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Acute Rheumatic Fever Dr. Toba kazemi, MD 2752-2757 Harrison 2012 31.02.1391. Objectives. Etiology Epidemiology Pathogenesis Pathologic lesions Clinical manifestations & Laboratory findings Diagnosis & Differential diagnosis Treatment Prevention Prognosis. Introduction. Introduction.

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    1. Acute Rheumatic FeverDr. Toba kazemi, MD2752-2757Harrison 201231.02.1391

    2. Objectives • Etiology • Epidemiology • Pathogenesis • Pathologic lesions • Clinical manifestations & Laboratory findings • Diagnosis & Differential diagnosis • Treatment • Prevention • Prognosis

    3. Introduction Introduction • Acute rheumatic fever (ARF) is a multisystem disease resulting from an autoimmune reaction to infection with group A streptococcus.(GAS) • Although many parts of the body may be affected, almost all of the manifestations resolvecompletely. • The exception is cardiac valvular damage [rheumatic heart disease (RHD)], which may persist after the other features have disappeared

    4. Introduction Introduction • ARF and RHD are diseases of poverty • They were common in all countries until the early 12th century, when to decline in industrialized nations • This decline was largely attributable to : • improved living conditions : less crowded housing ,better hygiene- reduced transmission of GAS • The introduction of antibiotics and improved systems of medical care

    5. Changing incidence of ARF in Alaska in rural populations

    6. Introduction • RHD is the most common cause of heart disease in children in developing countries and is a major cause of mortality and morbidity in adults as well • Some 95% of ARF cases and RHD deaths now occur in developing countries. • These "hot spots" are sub-Saharan Africa, Pacific nations, Australasia, and the Indian subcontinent

    7. Epidemiology • Initial episode : aged 5-14 years. • rare in persons aged >30 years. • Recurrent episodes of ARF remain relatively common in adolescents and young adults. • Prevalence RHD: Peaks between 25 - 40 years. • M:F equally except Sydenham’s chorea which is more common in girls • RHD more commonly affects females ,F/M=2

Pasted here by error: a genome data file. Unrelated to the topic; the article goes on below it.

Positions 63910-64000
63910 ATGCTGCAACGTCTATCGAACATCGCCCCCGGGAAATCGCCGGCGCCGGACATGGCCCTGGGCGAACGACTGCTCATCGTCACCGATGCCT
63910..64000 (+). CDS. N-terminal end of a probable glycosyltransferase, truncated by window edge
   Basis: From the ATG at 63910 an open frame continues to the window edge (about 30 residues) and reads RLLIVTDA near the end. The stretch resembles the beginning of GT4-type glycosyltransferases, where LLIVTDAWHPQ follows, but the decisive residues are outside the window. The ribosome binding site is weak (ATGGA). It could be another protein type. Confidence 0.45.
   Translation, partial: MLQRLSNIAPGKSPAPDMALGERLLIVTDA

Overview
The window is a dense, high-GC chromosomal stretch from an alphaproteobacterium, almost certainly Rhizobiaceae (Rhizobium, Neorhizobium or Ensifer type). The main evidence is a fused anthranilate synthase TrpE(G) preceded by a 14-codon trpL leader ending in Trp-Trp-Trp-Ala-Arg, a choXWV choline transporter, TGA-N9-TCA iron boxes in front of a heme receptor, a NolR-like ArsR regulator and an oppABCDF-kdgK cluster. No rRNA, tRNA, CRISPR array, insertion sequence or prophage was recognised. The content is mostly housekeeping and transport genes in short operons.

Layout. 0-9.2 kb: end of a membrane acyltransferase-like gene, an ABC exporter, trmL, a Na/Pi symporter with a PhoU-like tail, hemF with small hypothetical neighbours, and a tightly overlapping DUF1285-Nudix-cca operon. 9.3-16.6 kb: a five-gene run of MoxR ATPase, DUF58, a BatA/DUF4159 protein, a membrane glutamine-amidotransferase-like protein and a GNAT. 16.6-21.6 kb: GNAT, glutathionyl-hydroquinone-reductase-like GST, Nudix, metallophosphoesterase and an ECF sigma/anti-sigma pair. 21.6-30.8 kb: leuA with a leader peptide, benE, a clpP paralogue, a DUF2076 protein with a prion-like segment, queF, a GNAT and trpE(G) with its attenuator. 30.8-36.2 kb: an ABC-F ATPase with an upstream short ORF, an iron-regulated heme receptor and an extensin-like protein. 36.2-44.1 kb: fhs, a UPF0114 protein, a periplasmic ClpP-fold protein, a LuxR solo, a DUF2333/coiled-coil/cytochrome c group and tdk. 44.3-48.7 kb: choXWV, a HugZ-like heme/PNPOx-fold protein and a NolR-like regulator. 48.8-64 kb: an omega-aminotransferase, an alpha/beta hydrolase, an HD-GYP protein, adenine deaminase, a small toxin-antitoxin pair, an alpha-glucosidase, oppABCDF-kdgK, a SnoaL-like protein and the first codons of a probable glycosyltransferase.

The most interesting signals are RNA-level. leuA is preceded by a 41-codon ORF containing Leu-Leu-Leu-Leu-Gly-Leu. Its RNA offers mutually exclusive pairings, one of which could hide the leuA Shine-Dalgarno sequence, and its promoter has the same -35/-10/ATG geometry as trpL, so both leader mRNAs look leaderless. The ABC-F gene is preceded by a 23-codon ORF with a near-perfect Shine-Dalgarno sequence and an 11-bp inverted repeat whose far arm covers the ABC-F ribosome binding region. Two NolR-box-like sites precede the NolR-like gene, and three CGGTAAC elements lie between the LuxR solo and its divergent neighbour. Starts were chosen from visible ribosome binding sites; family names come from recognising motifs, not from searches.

8. Pathogenesis • ORGANISM FACTORS: • infection of the upper respiratory tract (pharyngitis)withgroup A streptococci. • it is now thought that any strain of group A streptococcus has the potential to cause ARF. • Potential role of skin infection and of groups C and G streptococci are currently being investigated. • Different serotypes from strains causing impetigo or glomerulonephritis • HOST FACTORS

    9. Diagrammatic structure of the group A beta hemolytic streptococcus Antigen of outer protein cell wall of GABHS induces antibody response in victim which result in autoimmune damage to heart valves, sub cutaneous tissue,tendons, joints & basal ganglia of brain Capsule Cell wall Proteinantigens Group carbohydrate Peptidoglycan Cyto.membrane Cytoplasm …………………………………………………...

    10. Pathogenesis • HOST FACTORS • 3-6% of any population may be susceptible to ARF, • an inherited characteristic: • Findings of familial clustering of cases and concordance in monozygotic twins-particularly for chorea-confirm. • Particular (HLA) class II • High levels of circulating mannose-binding lectin and polymorphisms of transforming growth factor ~l gene and immunoglobulin genes. • High-level expression of analloantigen present on B cells,D8-17,

    11. Pathogenesis

    12. summary Cause of “Acquired” heart disease in children. ( “world-wide” but not in USA ) - AHA: >3200 deaths in US, related to RF/RHD in 2004. Sequelae of inadequately “treated” strep. pharyngitis. ( “strep throat” ) “Highly” Uncommon - < 1% of untreated infections. - Gp A beta-hemolytic - rheumatogenic strains – “M” proteins. - 1/3rd of cases follow “inapparent” strep infections. A “Non-Suppurative” Systemic Inflammatory illness occuring 1 - 2 wks following a Strep.Infection. Pathogenesis - “Autoimmune” mediated. Multiple systems affected. (Joints, Skin, CNS & Heart !) Primarily affects: 3 –15 year old age group.

    13. Pathologic Lesions • Fibrinoid degeneration of connective tissue,inflammatory edema, inflammatory cell infiltration & proliferation of specific cells resulting in formation of Ashcoff nodules, resulting in- • Pancarditis in the heart • Arthritis in the joints • Ashcoff nodulesinthe subcutaneous tissue • Basal gangliar lesions= chorea

    14. CLINICAL FEATURES • The most common clinical presentation of ARF: • polyarthritis ,fever • Polyarthritis :60-75% of cases • carditis : 50-60% • chorea :<2% to 30%. • Erythema marginatum: rare, <5% • subcutaneous nodules : rare, <5%

    15. CLINICAL FEATURES • There is a latent period of -3 weeks (1-5 weeks) • The exceptions : • chorea • indolent carditis, • many patients report a perior sore throat • commonly subclinical